Timescale for MeV electron microburst loss during geomagnetic storms
Energetic electrons in the outer radiation belt can resonate with intense bursts of whistler-mode chorus emission leading to microburst precipitation into the atmosphere. The timescale for removal of outer zone MeV electrons during the main phase of the October 1998 magnetic storm has been computed by comparing the rate of microburst loss observed on SAMPEX with trapped flux levels observed on Polar. Effective lifetimes are comparable to a day and are relatively independent of L shell. The lifetimes have also been evaluated by theoretical calculations based on quasi-linear scattering by field-aligned waves. Agreement with the observations requires average wide-band wave amplitudes comparable to 100 pT, which is consistent with the intensity of chorus emissions observed under active conditions. MeV electron scattering is most efficient during first-order cyclotron resonance with chorus emissions at geomagnetic latitudes above 30 degrees. Consequently, the zone of MeV microbursts tends to maximize in the prenoon (0400–1200 MLT) sector, since nightside chorus is more strongly confined to the equator.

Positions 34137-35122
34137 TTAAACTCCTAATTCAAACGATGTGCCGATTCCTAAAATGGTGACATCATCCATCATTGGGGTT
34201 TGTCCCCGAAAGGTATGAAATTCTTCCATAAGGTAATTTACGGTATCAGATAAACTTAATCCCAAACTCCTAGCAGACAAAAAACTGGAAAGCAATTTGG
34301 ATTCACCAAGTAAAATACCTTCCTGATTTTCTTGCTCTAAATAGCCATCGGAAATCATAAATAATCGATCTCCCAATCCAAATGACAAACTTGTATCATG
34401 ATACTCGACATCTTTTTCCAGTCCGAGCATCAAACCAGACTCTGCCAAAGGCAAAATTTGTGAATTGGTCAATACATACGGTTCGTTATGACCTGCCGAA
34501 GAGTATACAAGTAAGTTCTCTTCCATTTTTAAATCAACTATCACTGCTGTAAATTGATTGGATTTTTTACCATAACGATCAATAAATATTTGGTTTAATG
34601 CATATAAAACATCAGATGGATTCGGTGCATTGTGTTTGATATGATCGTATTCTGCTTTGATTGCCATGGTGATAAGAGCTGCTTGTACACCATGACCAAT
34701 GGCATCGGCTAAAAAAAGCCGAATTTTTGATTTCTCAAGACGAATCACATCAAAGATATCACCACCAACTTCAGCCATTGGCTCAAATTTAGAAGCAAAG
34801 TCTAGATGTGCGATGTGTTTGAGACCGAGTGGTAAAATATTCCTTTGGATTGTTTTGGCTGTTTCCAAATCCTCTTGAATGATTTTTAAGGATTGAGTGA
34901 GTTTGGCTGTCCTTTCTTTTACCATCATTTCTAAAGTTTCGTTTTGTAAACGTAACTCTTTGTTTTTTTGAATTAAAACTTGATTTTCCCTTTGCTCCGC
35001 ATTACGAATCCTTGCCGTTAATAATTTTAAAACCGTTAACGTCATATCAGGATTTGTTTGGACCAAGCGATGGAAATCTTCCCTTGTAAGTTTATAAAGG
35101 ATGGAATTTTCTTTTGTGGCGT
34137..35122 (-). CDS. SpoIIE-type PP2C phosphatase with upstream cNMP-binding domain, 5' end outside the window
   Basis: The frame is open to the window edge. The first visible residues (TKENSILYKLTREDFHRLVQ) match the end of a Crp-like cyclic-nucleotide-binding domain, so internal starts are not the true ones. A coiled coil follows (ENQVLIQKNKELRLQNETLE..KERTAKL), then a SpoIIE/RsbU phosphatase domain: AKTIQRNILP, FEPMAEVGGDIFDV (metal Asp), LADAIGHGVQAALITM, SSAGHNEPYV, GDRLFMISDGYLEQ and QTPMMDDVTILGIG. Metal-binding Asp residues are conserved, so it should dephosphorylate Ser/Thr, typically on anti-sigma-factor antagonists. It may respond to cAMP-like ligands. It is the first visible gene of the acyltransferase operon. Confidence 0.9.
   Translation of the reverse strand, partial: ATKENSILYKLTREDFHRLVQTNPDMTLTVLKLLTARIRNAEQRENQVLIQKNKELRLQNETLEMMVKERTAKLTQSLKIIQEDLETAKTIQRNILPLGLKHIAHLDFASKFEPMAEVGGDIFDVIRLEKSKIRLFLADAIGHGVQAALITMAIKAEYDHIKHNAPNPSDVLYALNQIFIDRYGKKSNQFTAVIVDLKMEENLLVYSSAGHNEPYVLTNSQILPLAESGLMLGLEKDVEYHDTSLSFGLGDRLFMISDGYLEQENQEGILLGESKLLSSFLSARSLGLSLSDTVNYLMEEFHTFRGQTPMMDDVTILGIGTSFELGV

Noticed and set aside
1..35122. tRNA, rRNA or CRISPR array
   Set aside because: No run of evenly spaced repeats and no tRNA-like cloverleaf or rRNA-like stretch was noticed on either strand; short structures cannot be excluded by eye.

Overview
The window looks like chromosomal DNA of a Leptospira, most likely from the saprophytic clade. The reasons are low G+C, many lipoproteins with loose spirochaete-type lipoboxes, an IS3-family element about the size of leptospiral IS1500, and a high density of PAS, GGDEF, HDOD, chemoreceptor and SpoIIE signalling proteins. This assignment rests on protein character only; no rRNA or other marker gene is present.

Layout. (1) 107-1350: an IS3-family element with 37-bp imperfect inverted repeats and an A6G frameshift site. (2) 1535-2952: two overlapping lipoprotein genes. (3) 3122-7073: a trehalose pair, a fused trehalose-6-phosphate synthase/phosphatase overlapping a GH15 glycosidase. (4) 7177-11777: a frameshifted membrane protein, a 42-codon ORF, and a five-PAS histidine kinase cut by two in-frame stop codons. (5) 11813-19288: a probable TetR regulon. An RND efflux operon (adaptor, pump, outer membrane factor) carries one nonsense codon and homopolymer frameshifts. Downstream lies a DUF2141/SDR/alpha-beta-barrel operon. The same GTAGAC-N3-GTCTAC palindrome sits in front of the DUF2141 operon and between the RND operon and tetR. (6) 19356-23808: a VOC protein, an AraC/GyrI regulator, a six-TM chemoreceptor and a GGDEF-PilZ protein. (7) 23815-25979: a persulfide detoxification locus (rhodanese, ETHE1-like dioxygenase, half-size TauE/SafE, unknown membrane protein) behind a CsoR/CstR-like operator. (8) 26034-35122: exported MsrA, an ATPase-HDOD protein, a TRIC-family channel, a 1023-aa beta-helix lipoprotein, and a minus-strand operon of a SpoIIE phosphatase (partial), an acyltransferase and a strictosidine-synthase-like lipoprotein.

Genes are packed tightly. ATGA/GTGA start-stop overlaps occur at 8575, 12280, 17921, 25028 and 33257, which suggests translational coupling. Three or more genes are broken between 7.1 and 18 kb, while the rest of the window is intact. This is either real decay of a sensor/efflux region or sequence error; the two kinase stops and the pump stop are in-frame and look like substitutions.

Authors: Thorne, R.M., O'Brien, T.P., Shprits, Y.Y., Summers, D., Horne, R.B. ORCID record for R.B. Horne